Delicious and devastating life on Earth
by Jhos Singer
This week’s parasha, Bo (Exodus 10:10-13:16), closes out the famous Ten
Plagues episode, which leads us to the liberation of the Israelites from slavery.
The final plague, “Death of the Egyptians’ Firstborn,” saturates Chapter 12 with
mayhem, chaos, and terror; and ends with the Israelites’ final, frantic dash to
escape. With all that trauma and drama, it is fascinating that a primary concern of
the text is food. The chapter even begins with a recipe of sorts.
God is speaking to Moses and Aaron and says: “Speak to the whole
congregation of Israel, saying: ‘On the tenth day of this month everyone shall
take for their household a lamb …and on the 14th day of the month the whole
assembly of Israel will kill the lamb at dusk. And they shall take the blood, and
put it on the two side-posts and on the lintel of the houses where they will eat it.
And they will eat the meat in the night, roast with fire, and unleavened bread, with
bitter herbs. Don’t eat it raw, or boiled in water, but roast it with fire…” (Exodus 12:3-9)
I’m a food freak. I enjoy spending hours cooking for friends and family. I love
turning a few bags of groceries into a feast. I appreciate the way flavors combine
or fight. I marvel at the magical effect that heat has on roots, tubers, and
squashes. I savor good, well prepared, food. And more than that, I love the drash
of cooking—transformation through heat; finding sweet fruit beneath a bitter rind;
how food magnetizes culture, stories, and family lore.
Eating is one of the defining features of life—every living thing has to eat, has to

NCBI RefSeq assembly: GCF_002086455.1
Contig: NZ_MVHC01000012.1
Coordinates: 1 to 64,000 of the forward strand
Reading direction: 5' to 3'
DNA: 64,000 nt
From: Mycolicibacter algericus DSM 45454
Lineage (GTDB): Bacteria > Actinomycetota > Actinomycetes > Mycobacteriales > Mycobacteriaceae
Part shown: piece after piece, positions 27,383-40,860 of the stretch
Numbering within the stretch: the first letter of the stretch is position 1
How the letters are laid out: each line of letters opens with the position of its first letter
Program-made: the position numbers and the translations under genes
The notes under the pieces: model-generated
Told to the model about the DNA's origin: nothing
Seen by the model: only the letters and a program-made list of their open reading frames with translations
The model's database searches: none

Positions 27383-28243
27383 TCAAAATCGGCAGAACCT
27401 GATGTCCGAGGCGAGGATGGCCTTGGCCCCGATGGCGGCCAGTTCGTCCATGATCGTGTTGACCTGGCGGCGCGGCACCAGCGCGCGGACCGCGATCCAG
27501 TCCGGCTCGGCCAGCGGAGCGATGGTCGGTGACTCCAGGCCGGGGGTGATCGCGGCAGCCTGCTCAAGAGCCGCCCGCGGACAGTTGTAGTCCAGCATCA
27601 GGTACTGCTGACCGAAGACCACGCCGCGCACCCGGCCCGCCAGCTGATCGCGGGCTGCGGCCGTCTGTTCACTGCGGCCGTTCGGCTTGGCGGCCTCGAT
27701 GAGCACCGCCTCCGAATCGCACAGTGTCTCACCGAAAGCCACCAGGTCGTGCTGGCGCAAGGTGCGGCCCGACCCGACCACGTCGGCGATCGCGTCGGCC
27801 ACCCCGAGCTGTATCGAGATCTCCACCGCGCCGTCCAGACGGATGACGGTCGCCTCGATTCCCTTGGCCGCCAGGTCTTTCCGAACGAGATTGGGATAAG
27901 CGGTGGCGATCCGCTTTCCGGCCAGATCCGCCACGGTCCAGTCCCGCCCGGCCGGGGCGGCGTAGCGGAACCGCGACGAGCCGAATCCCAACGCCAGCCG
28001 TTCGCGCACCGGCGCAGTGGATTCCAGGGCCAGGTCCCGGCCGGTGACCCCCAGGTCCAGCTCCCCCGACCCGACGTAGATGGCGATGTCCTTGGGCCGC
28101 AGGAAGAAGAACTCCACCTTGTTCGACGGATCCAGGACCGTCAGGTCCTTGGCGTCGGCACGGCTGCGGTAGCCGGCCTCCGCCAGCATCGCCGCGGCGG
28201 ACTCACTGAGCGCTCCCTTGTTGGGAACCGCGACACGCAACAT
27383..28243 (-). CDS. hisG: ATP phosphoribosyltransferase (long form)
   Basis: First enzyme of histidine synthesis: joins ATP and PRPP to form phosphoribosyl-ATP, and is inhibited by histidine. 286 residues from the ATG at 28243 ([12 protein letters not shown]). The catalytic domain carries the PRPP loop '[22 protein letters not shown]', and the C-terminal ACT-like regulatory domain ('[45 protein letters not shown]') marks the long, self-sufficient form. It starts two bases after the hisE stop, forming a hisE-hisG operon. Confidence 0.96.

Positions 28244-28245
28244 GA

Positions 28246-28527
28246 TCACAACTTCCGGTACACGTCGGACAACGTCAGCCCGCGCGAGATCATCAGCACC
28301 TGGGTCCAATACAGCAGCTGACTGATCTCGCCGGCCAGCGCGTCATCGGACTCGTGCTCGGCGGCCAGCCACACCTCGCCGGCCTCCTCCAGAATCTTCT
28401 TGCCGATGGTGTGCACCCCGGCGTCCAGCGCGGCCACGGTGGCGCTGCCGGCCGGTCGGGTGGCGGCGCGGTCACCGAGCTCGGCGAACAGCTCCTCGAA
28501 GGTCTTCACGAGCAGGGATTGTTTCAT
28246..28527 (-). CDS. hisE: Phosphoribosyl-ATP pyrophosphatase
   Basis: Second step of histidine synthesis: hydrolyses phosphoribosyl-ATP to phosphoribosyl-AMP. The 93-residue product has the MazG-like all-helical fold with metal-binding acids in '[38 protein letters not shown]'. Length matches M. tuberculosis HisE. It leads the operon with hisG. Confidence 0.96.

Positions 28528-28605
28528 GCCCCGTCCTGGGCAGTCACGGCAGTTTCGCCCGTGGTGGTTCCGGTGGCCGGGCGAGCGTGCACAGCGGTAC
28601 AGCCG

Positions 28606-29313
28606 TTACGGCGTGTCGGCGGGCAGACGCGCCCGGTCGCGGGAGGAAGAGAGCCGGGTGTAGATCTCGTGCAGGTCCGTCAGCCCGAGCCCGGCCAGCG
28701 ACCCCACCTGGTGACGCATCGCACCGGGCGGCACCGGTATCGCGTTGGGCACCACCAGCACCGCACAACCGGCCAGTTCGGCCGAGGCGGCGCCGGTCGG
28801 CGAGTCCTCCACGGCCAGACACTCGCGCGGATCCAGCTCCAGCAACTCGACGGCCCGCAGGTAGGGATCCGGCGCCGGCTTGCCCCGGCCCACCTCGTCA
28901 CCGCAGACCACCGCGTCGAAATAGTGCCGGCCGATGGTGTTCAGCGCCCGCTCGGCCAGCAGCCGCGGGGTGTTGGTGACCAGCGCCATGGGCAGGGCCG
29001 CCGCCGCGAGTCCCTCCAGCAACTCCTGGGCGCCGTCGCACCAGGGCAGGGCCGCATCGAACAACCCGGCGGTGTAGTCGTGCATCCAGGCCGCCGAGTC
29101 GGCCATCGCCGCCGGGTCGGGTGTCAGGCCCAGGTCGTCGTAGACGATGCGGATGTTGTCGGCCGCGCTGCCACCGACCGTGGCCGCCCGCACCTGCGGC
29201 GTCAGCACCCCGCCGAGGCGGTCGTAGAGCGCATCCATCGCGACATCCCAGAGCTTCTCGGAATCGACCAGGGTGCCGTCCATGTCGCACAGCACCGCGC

sustain itself with an external energy source. Humans have elevated eating into
worship, art, and ritual; and we have also discovered in it a pipeline for self-
abuse, addiction, and escape. Our rabbis teach that eating food is unique to this life:
“Rav was wont to say: The World-to-Come is not like this world. In the World-to-
Come there is no eating, no drinking… Rather, the righteous sit with their crowns
upon their heads, enjoying the splendor of the Divine Presence, as it is written:
‘And they beheld God, and they ate and drank.’ (Exodus 24:11)” Babylonian
Talmud, Berakhot 17a
That is to say, in the World-to-Come we will be nourished by pure spirit. No more
killing for meat, or threshing for grain, or uprooting herbs. We won’t need special
recipes or eating rituals to celebrate our gladness or to remember our trials. I
suppose that what Rav was riffing on is that once we are beyond the body, we
will be beyond its pleasures and its pain. But that’s not where we are now.
The Exodus story is a birth story of Judaism coming into its body. And if I’m not
mistaken, this is the first time since the Garden of Eden that God has
commanded us regarding how, and what, and when to eat. Like a parent, God
knows we are about to find out just how delicious and devastating life on earth
can be. Use food to grieve and celebrate. Mark your houses and fill your bellies.
As I write this musing, a pot roast is slow cooking in the oven and the house is
filling with its sweet savor. The world outside is blustery and cold. Societal
injustice and oppression are still alive and kicking; inequality and paranoia
continue to wreak havoc around the world. My pot roast has an outsized,
Brobdingnagian carbon footprint—there is environmental blood on the doorposts
and lintels of my house.
In a few weeks, the Torah will teach the Israelites to make sacrifices of their roasts in order to save their souls. And in a few decades, we modern Israelites may have to sacrifice making our roasts in order to save
our planet. Either way, our eating is inextricably linked to birth and death, to redemption and destruction.
While we are here, may we continue to grow, to learn, to yearn, to praise, and to
revel; may we embrace the bitter, sweet, sour, and salt of our lives; and may
every day reveal something praiseworthy, beautiful, and delicious.